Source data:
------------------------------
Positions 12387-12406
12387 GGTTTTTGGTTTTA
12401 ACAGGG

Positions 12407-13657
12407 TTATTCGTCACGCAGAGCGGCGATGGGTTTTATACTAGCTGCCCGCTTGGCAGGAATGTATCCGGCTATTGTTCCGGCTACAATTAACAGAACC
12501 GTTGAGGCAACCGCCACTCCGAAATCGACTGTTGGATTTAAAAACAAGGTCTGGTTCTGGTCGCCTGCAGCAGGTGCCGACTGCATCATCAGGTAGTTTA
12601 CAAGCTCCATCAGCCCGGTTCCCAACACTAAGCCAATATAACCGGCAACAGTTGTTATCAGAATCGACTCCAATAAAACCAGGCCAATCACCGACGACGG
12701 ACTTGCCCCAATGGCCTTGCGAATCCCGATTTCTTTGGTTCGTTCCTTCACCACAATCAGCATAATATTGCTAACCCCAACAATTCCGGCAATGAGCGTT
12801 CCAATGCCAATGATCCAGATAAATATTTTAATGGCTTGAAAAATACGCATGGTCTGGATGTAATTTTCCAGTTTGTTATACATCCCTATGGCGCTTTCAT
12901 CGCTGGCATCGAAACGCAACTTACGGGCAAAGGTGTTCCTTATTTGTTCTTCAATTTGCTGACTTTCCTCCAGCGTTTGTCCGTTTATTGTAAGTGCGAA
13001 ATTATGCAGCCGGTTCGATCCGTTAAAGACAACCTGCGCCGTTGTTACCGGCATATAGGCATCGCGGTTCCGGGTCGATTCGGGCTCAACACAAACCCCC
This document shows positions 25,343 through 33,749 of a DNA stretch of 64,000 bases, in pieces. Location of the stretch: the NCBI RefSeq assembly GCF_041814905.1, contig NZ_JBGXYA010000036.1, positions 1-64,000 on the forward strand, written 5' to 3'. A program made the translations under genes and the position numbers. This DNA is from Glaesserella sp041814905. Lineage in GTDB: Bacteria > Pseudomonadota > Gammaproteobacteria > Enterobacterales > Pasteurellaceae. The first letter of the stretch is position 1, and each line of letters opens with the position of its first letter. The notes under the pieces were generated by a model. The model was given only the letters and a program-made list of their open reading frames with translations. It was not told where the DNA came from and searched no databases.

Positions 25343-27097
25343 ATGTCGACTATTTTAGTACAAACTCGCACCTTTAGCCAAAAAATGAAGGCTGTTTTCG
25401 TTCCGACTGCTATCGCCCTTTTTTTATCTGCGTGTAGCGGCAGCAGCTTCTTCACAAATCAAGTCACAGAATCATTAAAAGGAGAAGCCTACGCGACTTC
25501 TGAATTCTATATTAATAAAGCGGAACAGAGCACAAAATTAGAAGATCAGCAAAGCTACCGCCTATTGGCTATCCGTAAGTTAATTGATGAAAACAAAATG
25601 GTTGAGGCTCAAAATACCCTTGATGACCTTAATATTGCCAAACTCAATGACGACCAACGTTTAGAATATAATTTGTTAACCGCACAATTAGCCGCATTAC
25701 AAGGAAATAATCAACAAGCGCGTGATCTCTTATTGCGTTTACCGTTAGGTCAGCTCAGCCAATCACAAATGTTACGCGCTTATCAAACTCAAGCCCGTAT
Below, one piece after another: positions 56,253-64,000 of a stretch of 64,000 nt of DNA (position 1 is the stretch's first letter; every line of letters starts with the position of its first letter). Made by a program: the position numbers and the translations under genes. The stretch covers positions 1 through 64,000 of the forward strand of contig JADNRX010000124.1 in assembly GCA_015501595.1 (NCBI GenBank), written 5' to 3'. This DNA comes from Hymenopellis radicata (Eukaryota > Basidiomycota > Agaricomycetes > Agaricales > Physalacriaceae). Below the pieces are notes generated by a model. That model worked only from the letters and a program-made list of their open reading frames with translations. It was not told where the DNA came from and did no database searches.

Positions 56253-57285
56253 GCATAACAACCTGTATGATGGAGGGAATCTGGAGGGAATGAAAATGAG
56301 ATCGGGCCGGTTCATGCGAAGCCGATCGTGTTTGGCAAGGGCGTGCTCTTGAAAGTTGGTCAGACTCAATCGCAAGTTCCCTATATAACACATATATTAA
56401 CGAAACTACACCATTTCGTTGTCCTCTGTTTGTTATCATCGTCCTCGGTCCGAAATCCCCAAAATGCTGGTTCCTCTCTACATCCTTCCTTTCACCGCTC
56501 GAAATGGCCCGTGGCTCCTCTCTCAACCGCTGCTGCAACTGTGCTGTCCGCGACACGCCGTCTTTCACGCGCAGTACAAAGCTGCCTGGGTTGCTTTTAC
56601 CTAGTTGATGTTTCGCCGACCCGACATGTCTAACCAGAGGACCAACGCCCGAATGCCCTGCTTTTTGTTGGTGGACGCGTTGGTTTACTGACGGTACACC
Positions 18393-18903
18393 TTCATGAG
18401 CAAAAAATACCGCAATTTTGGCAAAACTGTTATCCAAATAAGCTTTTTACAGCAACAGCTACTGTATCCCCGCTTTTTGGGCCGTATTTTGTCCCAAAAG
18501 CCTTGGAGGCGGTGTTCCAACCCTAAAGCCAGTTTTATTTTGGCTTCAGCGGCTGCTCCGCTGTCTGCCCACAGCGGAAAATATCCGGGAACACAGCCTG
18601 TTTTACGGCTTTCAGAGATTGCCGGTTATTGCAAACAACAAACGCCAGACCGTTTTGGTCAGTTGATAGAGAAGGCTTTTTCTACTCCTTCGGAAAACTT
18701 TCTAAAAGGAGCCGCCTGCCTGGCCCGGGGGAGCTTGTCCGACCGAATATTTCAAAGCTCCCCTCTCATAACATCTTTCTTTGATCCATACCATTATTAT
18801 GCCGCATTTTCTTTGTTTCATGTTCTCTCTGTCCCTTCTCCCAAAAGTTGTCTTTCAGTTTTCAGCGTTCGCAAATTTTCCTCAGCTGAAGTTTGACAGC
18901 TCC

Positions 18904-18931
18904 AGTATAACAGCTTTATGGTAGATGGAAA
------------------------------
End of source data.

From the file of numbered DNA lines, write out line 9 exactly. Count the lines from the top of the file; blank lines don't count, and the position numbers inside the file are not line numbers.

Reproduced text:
12801 CCAATGCCAATGATCCAGATAAATATTTTAATGGCTTGAAAAATACGCATGGTCTGGATGTAATTTTCCAGTTTGTTATACATCCCTATGGCGCTTTCAT